Profession of Doubt

For a long time I worked in healthcare, an industry where the capitalism-socialism debate is a lively one. Why haven’t I jumped more actively into that fray? Though I doubt I’d have much to offer that’s not already been covered, it’s mostly because I’m not in that business anymore. I write novels now — I’ve changed industries. Fiction writing too seems ripe for exploring postcapitalistic alternatives, even if it isn’t the subject of heated public debate. As I wrote at the end of the “About” page on this website: This time it’s personal. This time it’s fictional. This time it’s real.

I worked in healthcare; I did a job and I got paid for it. When I’d work on spec as an entrepreneur, I did it with the expectation that eventually I’d get paid. Do I work in fiction? As writer I’ve been a speculative entrepreneur, but those bets didn’t pay off. Even if the postcapitalist scheme I’ve been outlining on Ficticities were to be actualized, I still wouldn’t be able to make a living from writing. With resolute frugality financed by 401ks, index mutual funds, and social security (a classic mix of capitalistic and socialistic revenue streams), we figure we can make it to the end of the race. Projected revenues from books? They don’t even factor into the equations.

Do I nonetheless deem myself a professional writer of fictions? I’ve had no formal training, don’t hold the advanced degree emblematic of professional status. Originally a profession was a public declaration of vows taken upon entering a monastic order. In professing oneself a writer of fiction a vow of poverty is required; chastity and humility are optional but generally frowned upon. When in public I admit to being a novelist it feels less a profession than a confession.

Once while walking in Nice I came across a young man handing out copies of his poetry, begging bowl on the sidewalk in front of him: a profession of poetic monasticism. That’s not me. Recently I’ve engaged in an extended email exchange with a professional poet: he teaches poetry in an MFA and Ph.D. program; a few volumes of his poetry have been published. He writes:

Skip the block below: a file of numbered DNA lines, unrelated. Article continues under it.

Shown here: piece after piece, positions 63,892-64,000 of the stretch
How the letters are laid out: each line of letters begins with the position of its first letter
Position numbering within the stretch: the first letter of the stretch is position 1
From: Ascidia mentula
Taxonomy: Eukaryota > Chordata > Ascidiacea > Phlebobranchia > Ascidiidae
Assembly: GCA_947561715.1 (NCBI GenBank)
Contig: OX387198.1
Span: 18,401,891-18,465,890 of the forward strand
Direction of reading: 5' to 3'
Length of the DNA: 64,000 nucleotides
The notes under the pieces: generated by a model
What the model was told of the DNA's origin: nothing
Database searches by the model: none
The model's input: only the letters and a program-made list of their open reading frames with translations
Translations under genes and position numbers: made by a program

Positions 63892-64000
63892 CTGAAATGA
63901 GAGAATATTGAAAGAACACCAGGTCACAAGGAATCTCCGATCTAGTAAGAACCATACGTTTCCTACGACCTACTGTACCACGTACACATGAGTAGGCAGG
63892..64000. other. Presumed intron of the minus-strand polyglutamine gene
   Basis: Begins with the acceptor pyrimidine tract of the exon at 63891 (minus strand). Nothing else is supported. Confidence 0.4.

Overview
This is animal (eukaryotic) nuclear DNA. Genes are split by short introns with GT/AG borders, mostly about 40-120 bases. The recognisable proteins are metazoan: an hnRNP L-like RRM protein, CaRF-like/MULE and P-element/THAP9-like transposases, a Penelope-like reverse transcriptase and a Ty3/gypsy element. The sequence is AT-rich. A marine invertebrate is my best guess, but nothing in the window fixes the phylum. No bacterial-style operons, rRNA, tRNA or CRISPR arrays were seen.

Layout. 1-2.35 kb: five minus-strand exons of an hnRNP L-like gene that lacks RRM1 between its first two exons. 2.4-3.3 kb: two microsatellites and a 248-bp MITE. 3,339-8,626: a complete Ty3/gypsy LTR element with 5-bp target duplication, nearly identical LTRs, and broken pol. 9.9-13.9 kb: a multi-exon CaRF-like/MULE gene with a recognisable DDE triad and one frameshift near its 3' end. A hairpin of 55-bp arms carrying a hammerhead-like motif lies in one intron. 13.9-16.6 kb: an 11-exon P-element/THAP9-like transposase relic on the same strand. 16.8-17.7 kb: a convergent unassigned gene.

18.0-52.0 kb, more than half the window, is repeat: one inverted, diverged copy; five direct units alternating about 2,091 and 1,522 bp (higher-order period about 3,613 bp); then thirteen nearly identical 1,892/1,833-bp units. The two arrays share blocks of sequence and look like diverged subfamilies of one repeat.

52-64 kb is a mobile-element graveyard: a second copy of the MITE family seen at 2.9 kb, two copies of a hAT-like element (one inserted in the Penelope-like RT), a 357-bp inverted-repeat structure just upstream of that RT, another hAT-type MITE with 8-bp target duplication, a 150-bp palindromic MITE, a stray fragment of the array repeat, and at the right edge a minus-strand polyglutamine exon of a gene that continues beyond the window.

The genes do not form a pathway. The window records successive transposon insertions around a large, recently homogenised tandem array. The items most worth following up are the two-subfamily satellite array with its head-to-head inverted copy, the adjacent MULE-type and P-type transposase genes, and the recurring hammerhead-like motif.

I try to be as creative as possible in my private life. Going around the house I will write out-loud. Whole scat-poems (maybe scat in several senses). There are only two rules: I write as best as I can at the very tip of moment’s tongue, and I don’t allow myself to remember any of it.

That’s not me either.

I don’t associate with other novelists, either professionally or socially, so I’m not motivated by affective solidarity to pursue postcapitalist fictional alternatives. Worse: I don’t much like what other novelists write. Of the novels on the New Release shelves at my local public library fewer than ten percent draw my attention, and most of those were written by foreign authors. My working assumption is that published American novelists are holding themselves in thrall, conforming to the bland expectations set by an industry that values return on investment more than excellence and distinction. There might be plenty of American novels out there that I’d want to read, but they never see the light of day because most likely they wouldn’t make enough money. Relax the commercial constraints and the New Release shelves will spontaneously overflow with American novels that I’d like to read. I acknowledge this is a kind of blind faith on my part, unsupported by any tangible evidence other than my own novels. But what if I’m wrong, and American novelists are already giving it their best shot? What if they’re already happy with what they’re writing, inspired by commercial standards rather than constrained by them?